‘Resilient Communities’ Breakfast Jumpstarts Conversation on the Modern Economy
WASHINGTON — Connie E. Evans, president and CEO of the Association for Enterprise Opportunity, smiled broadly Thursday as she surveyed the early morning crowd gathered to hear her and other speakers at Charlie Palmer Steak.
“It’s seldom, at least in my experience, that you get a chance to have this type of discussion,” she said of The Well News event, “Building Resilient Communities: Leveraging Employers to Increase Prosperity,” at which she was about to speak.
“I mean, particularly here in D.C.,” she said, nodding toward the large windows of the restaurant, through which loomed a sweeping view of the Senate side of the U.S. Capitol.
“Most of the time people gather around the city to talk about funding and policy, and naturally so,” Evans said.
“It isn’t often that you get a chance to talk to mayors and local administrations and people who are really doing the work at the grass roots [level] … fostering small business and economic development on Main Streets across America,” she added.
Moderated by The Well News’ Cori Kramer, “Building Resilient Communities” was at its heart a discussion on how government, businesses and their employees can collaborate to strengthen local economies and, with them, the nation’s economy as a whole.
Evans’ organization is the national trade association for U.S. microfinance and microbusiness.
“That means we are the voice for millions of entrepreneurs and business owners across the country with five or fewer employees,” she explained during an extended interview Friday morning.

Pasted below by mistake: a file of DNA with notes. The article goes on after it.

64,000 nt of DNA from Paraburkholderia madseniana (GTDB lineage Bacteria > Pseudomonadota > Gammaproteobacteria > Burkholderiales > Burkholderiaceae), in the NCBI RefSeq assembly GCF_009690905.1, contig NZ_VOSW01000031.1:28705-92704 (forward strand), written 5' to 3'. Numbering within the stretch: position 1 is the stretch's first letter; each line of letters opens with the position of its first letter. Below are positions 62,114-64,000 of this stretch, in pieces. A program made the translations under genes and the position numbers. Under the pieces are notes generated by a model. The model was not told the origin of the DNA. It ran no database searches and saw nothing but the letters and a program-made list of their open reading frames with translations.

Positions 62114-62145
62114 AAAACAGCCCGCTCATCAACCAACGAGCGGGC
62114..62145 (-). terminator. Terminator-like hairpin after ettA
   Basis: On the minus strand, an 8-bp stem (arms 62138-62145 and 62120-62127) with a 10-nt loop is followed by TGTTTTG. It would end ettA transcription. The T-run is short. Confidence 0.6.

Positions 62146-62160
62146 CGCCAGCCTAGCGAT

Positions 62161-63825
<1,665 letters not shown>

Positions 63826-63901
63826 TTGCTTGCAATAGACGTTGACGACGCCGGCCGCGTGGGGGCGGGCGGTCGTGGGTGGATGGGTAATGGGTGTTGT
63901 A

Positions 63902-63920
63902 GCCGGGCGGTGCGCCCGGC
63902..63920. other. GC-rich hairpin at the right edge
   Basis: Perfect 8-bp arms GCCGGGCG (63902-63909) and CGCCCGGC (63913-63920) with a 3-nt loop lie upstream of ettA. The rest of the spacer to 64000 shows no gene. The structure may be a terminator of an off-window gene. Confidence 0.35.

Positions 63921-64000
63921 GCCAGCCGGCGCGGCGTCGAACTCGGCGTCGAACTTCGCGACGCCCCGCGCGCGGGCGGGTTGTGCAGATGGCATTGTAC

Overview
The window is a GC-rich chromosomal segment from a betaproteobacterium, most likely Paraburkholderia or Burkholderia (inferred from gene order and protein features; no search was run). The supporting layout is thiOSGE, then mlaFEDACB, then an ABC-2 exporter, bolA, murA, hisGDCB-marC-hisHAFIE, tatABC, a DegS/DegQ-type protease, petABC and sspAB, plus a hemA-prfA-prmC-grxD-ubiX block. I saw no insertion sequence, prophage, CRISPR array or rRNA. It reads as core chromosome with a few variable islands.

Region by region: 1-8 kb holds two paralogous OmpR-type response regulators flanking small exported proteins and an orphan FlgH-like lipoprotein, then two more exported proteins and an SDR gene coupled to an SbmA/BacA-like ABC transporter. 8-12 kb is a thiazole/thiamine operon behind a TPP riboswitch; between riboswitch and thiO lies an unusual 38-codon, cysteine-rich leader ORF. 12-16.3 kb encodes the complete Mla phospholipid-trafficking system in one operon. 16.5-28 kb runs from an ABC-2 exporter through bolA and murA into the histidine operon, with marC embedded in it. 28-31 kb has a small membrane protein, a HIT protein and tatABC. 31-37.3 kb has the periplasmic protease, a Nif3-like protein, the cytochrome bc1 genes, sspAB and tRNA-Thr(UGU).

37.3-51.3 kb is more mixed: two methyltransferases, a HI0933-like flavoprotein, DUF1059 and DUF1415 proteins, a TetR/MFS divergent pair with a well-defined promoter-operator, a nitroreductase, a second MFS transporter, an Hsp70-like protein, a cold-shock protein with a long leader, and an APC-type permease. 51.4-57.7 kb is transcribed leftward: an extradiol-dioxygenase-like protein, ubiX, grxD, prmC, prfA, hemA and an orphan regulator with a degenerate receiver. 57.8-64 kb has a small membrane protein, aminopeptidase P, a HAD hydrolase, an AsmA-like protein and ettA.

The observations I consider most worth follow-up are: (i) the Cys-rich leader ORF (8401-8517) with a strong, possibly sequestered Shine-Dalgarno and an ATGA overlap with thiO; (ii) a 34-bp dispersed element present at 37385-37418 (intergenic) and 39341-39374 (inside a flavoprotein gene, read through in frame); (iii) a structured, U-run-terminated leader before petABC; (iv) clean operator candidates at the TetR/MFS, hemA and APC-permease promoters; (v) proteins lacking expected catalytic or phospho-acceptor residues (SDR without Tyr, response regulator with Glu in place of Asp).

It also means, without Evans’ saying so explicitly, that the AEO is at the forefront of an often overlooked vista in the post-pandemic future of work.
While much of the media coverage in the waning days of the coronavirus pandemic has focused on things like whether large employers will ever see their workers return to midtown office locations, the Association for Enterprise Opportunity deals with things like the impact the pandemic had on businesses that are often quite small, as well on those businesses’ wage and contract employees.
Job one then is helping the public at large — and lawmakers of every stripe — understand that that other world of problems exists.
For instance, there was Evans’ mention of “microfinance.”
When it was suggested that most people associate the phrase with disadvantaged populations in developing nations, Evans rocked back in her chair and let out a knowing laugh.
“You know, when I took the position of president and CEO of this organization in 2009 and landed in D.C., that was something I heard all the time,” she said.
“Whenever I told them what AEO was, and mentioned microfinance, they’d invariably say, ‘Oh, I thought that was only used overseas … by the poor lady with the cow,’” she remembered.
To combat that misperception, the association put out a study, “Bigger Than You Think,” that illustrated how microbusinesses comprise 92% of the businesses in the U.S. and create 41% of the jobs.
“Those microbusinesses, which might be a single entrepreneur or a business with just a handful of employees, have a nearly $5 trillion impact on the economy,” she said.
Among the successful battles the association has waged over the years was getting the Small Business Administration to increase the maximum size of loans available to these vital businesses from $35,000 to $50,000.
But there’s always more to do, she said. And that’s one reason why she’s thrilled to have the Association for Enterprise Opportunity be a member of the Modern Economy Project, a coalition of business-related groups that co-sponsored “Building Resilient Communities” with TechNet.
Other members of the Modern Economy Project include the Association of Women’s Business Centers, the Coalition for Career Development Center, Gusto, the International Franchise Association, the National Association of Workforce Boards, the Small Business and Entrepreneurship Council, TechNet and U.S. Black Chambers, Inc.
“We’re all in this together,” Evans said. “And so what the Modern Economy Project does is bring all of these different players together to address common concerns and really work to address the common challenges our economy, and the workers within it, are facing.